So, the BBC have gone live with BBC Backstage. It promises to be an API, but at the moment it’s only a means of promoting the fact that the BBC has a “reuse” policy for its headlines, and that it has a range of RSS feeds which people can use to create new products based on BBC links. There will be an API (no real details as yet), but at the moment this is really just a shell for future experimentation.
Nothing at all wrong with that, of course. And it really does show a breadth of ambition and applied resource which, for this particular overstretched BBC competitor, is at once awesome and infuriating.
What I do have a bit of a problem with, of course, is the breathless welcome for this initiative in some circles. I cannot, for example, agree with Ben Hammersley’s excited statement that:
Those businessmen with a plan to take on the BBC News can now do so, but they needn’t spend millions building a network of bureaux and correspondents. Instead they can take the BBC news content itself and innovate and add value to the way it is presented, analysed, contextualised and so on. There’s actually more of a business opportunity here now, than there has ever been. By opening up its content, the BBC hasn’t only helped preserve itself, it’s created a entirely new industry.
Nice idea and everything, but here’s the reality: you are explicitly forbidden from doing this by the Backstage terms of service. You can’t redistribute BBC content; only the BBC can do that. And Backstage is an ideal way to encourage distribution of BBC content around the world (a fundamental tenet of the BBC’s public service charter) but click on a link and you’re back on a BBC page to look at the full content. The simple fact is that the BBC is not distributing full-text content by RSS; only headlines and snippets (this is even true of Backstage’s own RSS feeds). As the BBC itself has said, it expects 10 per cent of its website traffic to be coming from RSS by the end of this year. In other words, RSS is justa another effective way of building audience and traffic, and Backstage is a very good way of getting BBC RSS feeds out into wider communities.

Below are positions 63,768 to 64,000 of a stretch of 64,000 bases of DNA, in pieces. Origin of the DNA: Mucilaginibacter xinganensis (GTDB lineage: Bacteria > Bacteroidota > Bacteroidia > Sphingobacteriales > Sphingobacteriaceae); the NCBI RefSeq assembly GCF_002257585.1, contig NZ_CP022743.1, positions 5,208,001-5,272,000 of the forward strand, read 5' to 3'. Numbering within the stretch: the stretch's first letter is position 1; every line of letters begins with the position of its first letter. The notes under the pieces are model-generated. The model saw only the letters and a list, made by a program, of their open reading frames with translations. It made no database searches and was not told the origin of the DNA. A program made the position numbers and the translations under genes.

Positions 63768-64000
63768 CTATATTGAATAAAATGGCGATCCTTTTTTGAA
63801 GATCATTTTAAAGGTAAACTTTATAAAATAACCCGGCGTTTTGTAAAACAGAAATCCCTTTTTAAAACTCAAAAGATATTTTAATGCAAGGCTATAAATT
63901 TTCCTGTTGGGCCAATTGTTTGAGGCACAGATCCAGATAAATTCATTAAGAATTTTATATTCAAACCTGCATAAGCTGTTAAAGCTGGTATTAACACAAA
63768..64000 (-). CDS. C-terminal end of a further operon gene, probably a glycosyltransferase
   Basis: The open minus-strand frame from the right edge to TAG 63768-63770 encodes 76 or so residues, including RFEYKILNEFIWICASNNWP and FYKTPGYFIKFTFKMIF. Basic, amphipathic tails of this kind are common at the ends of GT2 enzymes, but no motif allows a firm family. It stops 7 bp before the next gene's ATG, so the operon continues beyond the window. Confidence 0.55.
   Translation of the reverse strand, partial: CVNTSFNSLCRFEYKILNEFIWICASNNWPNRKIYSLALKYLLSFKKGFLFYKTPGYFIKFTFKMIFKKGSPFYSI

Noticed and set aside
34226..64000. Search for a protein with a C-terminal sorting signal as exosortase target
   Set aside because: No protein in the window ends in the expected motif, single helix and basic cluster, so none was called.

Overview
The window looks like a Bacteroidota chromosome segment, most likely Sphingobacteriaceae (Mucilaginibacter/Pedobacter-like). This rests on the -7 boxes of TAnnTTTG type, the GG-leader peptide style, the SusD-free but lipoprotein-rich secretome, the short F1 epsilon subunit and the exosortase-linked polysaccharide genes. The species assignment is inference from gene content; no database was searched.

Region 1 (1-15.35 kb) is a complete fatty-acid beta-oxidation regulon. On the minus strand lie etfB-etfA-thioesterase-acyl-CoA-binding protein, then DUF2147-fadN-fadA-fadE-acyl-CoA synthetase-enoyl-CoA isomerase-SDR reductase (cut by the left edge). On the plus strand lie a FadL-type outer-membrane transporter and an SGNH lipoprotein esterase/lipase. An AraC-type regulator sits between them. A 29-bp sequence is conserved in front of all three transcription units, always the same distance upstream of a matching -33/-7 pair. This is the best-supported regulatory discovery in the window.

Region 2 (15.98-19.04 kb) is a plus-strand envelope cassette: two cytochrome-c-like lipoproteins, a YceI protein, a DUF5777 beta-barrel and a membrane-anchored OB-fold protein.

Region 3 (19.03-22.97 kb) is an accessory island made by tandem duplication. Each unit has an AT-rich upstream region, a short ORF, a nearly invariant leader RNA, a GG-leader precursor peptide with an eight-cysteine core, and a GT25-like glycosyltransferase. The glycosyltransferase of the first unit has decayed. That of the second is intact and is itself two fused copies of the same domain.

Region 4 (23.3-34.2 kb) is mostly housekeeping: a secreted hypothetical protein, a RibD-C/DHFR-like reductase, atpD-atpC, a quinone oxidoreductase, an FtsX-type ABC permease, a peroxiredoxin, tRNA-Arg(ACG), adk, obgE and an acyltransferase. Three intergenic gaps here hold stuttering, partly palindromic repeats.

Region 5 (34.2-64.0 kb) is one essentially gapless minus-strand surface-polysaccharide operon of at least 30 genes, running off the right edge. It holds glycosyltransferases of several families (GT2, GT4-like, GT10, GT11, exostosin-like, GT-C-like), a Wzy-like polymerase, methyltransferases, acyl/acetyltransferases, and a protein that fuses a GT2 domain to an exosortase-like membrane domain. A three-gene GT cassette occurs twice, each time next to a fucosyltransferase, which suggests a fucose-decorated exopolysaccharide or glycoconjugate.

So does this change the world? No. Is it a smart thing to do? Absolutely. Will anyone make money out of this other than the BBC? Not a hope. Does this take us into new areas? Potentially, but not yet. Is digital media the, like, most amazing place to be right now? Oh yes.